On 1 July 2018, STP reporting was introduced for substantial employers (20 or more employees as at 1 April 2018). Under STP reporting, an employer reports information on their salaries and wages, PAYG withholding and superannuation to the ATO in line with their payroll cycle.
Amending legislation — contained in the Treasury Laws Amendment (2004 Measures No. 4) Act 2019, which was passed by the Parliament on 12 February 2019 (enacted on 1 March 2019) — extends the requirement to report tax and superannuation information through STP to the ATO at the time of the payroll to all employers from 1 July 2019.
There is no need to conduct a headcount on 1 April this year because, from 1 July 2019, all employers will be subject to STP reporting.
This is the most significant change to reporting systems for businesses since the introduction of the GST on 1 July 2000. More than 70,000 employers are now reporting through STP. The ATO expects that as STP reporting is extended to small employers, approximately a further 749,000 employers will be subject to STP reporting.
Of course, small employers are welcome to — and in fact are encouraged to — start reporting through STP voluntarily before they are required to. More than 27,000 small employers are already reporting voluntarily through STP.
Employers yet to start reporting through STP will need to undertake a review of their payroll systems because STP reports are submitted directly to the ATO by STP-enabled compliant software; tax agents cannot lodge STP reports through the tax agent portal.
Some employers will easily transition to STP reporting because they already use electronic payroll solutions which will only necessitate the built-in STP-reporting function to be enabled or the software to be upgraded. However, other ‘digitally-disengaged’ employers (estimated to be around 10 per cent of small employers) who don’t currently use an electronic payroll solution will find the transition more difficult, particularly those who employ only a few people and maintain very basic, and manual, business records and systems.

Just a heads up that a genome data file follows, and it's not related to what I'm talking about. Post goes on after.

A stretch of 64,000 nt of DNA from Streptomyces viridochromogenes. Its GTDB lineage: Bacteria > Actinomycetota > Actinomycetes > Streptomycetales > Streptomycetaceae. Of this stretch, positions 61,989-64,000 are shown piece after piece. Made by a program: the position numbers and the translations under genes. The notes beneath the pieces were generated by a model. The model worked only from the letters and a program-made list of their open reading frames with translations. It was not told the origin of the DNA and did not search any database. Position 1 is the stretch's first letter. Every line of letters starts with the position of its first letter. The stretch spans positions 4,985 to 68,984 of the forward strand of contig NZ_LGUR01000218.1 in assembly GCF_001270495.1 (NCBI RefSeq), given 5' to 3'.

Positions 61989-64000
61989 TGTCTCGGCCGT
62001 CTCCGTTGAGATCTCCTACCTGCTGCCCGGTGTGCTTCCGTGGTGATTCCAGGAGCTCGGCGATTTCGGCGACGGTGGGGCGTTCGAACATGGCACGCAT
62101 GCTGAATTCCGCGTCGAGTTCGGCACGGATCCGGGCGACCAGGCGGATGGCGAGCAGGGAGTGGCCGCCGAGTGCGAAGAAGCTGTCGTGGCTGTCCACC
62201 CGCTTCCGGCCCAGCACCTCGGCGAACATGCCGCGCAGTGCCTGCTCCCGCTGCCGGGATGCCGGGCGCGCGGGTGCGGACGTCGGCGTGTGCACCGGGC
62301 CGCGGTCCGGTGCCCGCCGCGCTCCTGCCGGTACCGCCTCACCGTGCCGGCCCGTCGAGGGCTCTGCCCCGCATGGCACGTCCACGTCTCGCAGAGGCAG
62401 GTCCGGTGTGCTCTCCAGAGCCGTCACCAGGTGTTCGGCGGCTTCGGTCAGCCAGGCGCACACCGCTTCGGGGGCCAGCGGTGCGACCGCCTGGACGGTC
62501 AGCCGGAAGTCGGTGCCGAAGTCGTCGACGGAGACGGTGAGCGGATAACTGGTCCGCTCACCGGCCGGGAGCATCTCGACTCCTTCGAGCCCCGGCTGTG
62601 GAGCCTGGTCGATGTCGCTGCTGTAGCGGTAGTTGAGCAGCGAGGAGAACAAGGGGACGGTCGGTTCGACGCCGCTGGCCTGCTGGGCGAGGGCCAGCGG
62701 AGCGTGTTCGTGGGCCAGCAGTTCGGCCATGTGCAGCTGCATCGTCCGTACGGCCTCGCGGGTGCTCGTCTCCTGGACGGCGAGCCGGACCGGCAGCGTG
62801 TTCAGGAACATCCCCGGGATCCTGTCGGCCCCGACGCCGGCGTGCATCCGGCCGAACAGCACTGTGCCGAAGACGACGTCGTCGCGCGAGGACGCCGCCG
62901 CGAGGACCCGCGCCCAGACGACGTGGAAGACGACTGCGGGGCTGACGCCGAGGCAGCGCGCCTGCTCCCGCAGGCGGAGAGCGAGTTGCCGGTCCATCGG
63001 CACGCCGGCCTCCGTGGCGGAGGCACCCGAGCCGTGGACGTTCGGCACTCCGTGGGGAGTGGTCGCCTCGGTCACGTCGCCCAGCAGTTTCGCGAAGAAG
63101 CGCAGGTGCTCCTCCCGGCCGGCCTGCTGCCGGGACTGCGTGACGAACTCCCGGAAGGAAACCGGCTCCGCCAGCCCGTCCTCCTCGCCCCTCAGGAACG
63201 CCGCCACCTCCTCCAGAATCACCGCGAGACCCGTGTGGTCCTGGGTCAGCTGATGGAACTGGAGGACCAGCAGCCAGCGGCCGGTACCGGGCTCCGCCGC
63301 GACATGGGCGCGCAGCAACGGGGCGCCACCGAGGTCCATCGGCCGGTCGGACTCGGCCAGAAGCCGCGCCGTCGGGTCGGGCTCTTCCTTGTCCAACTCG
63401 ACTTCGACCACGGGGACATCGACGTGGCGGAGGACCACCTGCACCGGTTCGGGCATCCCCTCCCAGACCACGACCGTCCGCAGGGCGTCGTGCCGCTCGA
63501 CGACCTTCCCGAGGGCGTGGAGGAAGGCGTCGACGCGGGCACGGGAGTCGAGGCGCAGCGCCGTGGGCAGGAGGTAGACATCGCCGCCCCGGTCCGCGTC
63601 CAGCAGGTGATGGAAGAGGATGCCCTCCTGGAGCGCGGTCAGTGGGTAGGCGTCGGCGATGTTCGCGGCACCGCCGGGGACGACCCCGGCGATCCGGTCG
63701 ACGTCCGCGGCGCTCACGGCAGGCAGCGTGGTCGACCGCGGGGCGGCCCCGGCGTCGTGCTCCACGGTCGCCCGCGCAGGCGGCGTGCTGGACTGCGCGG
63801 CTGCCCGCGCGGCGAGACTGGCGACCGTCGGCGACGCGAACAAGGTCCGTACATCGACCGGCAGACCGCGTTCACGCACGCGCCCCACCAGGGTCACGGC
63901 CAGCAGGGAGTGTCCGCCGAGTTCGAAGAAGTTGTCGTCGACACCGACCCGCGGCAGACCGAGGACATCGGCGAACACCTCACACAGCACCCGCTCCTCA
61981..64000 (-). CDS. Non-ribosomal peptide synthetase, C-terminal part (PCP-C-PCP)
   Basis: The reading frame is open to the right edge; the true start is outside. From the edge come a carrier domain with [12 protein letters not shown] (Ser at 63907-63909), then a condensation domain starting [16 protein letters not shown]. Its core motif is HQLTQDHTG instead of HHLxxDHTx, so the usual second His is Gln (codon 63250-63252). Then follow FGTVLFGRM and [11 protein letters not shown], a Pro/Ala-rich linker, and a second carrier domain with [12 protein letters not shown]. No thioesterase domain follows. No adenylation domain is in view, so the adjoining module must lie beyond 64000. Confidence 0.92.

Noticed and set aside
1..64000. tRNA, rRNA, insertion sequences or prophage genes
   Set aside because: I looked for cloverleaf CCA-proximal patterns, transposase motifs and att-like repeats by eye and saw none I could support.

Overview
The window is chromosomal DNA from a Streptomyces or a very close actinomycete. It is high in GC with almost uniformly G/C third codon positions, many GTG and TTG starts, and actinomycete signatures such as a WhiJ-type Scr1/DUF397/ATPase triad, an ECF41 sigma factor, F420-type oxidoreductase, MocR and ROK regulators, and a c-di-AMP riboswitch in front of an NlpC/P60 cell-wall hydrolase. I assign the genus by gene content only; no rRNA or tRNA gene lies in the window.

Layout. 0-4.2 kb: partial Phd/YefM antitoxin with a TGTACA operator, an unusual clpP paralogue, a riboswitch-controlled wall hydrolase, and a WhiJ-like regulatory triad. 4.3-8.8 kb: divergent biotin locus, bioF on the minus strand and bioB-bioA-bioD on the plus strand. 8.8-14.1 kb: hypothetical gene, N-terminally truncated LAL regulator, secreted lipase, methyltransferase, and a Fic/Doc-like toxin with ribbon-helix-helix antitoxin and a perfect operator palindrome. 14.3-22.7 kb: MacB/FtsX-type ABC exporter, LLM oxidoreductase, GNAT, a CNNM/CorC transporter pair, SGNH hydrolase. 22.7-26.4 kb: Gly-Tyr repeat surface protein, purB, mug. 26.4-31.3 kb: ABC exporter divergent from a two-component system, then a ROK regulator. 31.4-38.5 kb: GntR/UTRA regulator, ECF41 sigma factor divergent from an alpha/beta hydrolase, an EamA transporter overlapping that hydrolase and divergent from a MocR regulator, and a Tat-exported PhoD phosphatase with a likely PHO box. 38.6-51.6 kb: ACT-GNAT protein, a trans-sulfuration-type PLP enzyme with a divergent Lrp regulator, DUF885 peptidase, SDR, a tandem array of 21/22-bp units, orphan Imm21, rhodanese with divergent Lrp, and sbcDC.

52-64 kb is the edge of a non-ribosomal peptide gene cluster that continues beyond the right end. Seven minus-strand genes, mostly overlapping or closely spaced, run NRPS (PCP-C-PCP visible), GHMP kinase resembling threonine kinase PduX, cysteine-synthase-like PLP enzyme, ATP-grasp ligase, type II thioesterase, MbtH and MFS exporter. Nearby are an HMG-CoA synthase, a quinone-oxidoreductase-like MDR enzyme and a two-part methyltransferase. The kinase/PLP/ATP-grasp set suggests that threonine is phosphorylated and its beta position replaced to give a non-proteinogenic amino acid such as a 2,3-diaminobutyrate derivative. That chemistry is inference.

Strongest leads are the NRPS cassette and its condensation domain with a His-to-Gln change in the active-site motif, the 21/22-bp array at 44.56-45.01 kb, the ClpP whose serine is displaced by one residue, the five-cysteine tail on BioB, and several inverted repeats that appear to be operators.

Over the past 18 months, the ATO has been working with a group of stakeholders — including tax agents and practitioners, BAS agents and bookkeepers, small business owners, and representatives from the superannuation industry and digital service providers (DSPs, otherwise known as software developers). Recognising early that one of the biggest challenges was going to be extending STP to micro employers (those with four or fewer employees), the focus of this working group was to formulate and design alternative reporting solutions and options for micro employers.
The special nature of employers with closely held payees was also considered, as they routinely do not have a regular payroll cycle and often determine or finalise their payroll for closely held payees after the end of the income year, often with their accountant or tax agent as part of the annual compliance process. Special reporting rules have been designed for this specific group of employers.
After five years with Webb Martin Training, Robyn established her own tax training business, Cyntax Pty Ltd, which operated for six years. Following Cyntax’s merger with TaxBanter in 2011, Robyn continues to provide training through TaxBanter. She is a regular keynote/conference presenter and participant in ATO/Treasury consultations. Robyn specialises in SME issues, in particular, trusts, Division 7A and the small business CGT concessions. Robyn has an engaging, lively personality and is highly regarded for both her technical prowess and practical style of presenting.
Robyn is a member of TaxBanter’s Editorial Committee and Social Media Committee.
Latest posts by Robyn Jacobson (see all)
- Tax Yak – Episode 24: Managing tax risk - July 16, 2019
- Tax Yak – Single Touch Payroll: Q&A with the ATO - May 15, 2019
- It’s happening! Single Touch Payroll reporting for small employers - April 18, 2019